Benefits of Cloth Diapers

Family, Growth and Development, Health and Safety, Pregnancy, Trimesters and Fetal Development
Three Cloth Diapers

For many modern moms and dads, the idea of a reusable diaper may seem almost alien. Disposable diapers have become the most popular solution for children and toddlers of many ages, partly due to the convenience and the range of different products available. Some parents still believe in using cloth diapers, however, as this old-fashioned solution has a number of benefits. Here are five reasons to consider using cloth diapers.

Saves money. While new cloth diapers are initially more expensive, moms and dads can save a lot of money over the longer term by avoiding disposable diapers. According to, the average child goes through 8,000 diaper changes before being fully potty trained. A cloth diaper can be reused many times, which offers particularly good cost savings if you have more than one child.

Kinder to baby’s skin. According to the Mayo Clinic, diaper rash can be caused by a number of sources. This includes ill-fitting diapers that may be too tight and irritation from disposable diapers. Cloth diapers can alleviate this problem, as they allow for better circulation of air around the baby. Moms and dads of babies with cloth diapers also tend to change them more frequently, leaving less time for any urine or feces to irritate baby’s skin.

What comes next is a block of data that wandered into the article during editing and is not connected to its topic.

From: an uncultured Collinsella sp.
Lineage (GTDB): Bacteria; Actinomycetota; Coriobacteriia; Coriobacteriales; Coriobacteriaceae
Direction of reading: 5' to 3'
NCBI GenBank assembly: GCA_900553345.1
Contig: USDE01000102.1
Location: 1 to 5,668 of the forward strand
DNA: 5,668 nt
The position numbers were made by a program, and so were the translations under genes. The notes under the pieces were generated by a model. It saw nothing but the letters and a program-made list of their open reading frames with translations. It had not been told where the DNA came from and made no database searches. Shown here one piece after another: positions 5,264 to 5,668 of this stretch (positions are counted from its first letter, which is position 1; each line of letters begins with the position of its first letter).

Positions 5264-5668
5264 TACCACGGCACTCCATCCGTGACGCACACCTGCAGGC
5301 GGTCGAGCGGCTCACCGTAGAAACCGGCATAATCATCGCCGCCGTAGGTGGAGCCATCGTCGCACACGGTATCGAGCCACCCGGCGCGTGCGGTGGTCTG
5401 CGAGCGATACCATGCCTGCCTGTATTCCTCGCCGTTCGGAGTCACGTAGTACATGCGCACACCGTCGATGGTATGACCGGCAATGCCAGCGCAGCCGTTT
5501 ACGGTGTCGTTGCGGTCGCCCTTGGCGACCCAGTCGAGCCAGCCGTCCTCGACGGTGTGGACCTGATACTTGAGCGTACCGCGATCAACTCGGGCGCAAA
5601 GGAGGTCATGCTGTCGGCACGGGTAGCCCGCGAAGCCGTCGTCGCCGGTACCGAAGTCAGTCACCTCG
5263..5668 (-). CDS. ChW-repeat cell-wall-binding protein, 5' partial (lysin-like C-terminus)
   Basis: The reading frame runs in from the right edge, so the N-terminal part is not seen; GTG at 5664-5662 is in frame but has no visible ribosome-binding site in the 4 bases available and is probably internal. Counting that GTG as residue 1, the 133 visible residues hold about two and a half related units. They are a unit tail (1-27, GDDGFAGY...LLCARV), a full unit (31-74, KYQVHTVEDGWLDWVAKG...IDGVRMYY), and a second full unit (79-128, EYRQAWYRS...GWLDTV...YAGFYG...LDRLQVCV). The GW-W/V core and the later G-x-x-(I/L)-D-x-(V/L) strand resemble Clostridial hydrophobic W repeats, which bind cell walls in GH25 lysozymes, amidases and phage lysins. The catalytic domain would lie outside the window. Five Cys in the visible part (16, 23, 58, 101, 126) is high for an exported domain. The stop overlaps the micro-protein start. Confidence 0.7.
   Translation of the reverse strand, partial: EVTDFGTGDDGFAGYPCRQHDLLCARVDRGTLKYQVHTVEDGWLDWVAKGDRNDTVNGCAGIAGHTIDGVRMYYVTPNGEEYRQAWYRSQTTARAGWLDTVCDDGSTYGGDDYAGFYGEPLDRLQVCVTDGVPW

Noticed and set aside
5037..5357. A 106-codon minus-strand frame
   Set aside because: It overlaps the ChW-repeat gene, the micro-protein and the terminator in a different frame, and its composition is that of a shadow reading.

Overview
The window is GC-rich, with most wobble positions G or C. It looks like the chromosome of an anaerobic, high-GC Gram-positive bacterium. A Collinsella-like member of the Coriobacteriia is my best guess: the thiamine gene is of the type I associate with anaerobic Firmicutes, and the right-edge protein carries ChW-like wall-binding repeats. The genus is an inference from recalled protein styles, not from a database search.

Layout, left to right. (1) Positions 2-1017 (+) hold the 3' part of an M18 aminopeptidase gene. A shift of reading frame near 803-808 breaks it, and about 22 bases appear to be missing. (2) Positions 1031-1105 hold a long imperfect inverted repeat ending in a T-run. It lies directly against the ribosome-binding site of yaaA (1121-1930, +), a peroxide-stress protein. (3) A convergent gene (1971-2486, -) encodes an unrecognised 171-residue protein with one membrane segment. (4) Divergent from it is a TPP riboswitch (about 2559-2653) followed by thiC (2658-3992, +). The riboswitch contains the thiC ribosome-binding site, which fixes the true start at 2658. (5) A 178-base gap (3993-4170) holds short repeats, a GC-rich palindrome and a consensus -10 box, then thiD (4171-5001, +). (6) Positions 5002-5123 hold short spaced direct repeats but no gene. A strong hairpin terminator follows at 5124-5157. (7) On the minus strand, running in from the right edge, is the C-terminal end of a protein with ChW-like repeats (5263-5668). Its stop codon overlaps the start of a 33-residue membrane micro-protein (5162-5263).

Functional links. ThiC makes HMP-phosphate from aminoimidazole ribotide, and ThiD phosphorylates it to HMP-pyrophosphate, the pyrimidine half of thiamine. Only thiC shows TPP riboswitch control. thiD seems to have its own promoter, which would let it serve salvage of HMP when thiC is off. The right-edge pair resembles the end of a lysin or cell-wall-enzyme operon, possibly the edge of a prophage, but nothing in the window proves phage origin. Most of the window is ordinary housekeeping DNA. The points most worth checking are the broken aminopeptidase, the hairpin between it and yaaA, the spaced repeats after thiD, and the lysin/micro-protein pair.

Creates less waste. According to the Real Diaper Association, more than 18 billion disposable diapers were sold and consumed in the United States in 1998. Of those, 92 percent end up in landfills, and it is estimated that it takes between 250 and 500 years for a disposable diaper to fully decompose. By using cloth diapers, you are able to dramatically reduce the amount of waste produced in your household.

Helps with potty training. Cloth diapers can speed up the process of potty training for some children. While this hasn’t been clinically proven, many parents believe that the use of cloth speeds this up because the child can immediately feel when he or she is wet. This is not the case with disposable diapers, which are far more absorbent and can therefore mask the feeling of soiling.

Saves trees. Disposable diapers are normally made from wood pulp, which, according to BabyFit, consumes more than one billion trees per year. Cloth diapers are made from natural materials, such as cotton, hemp or wool, which can be sourced and sustained organically.

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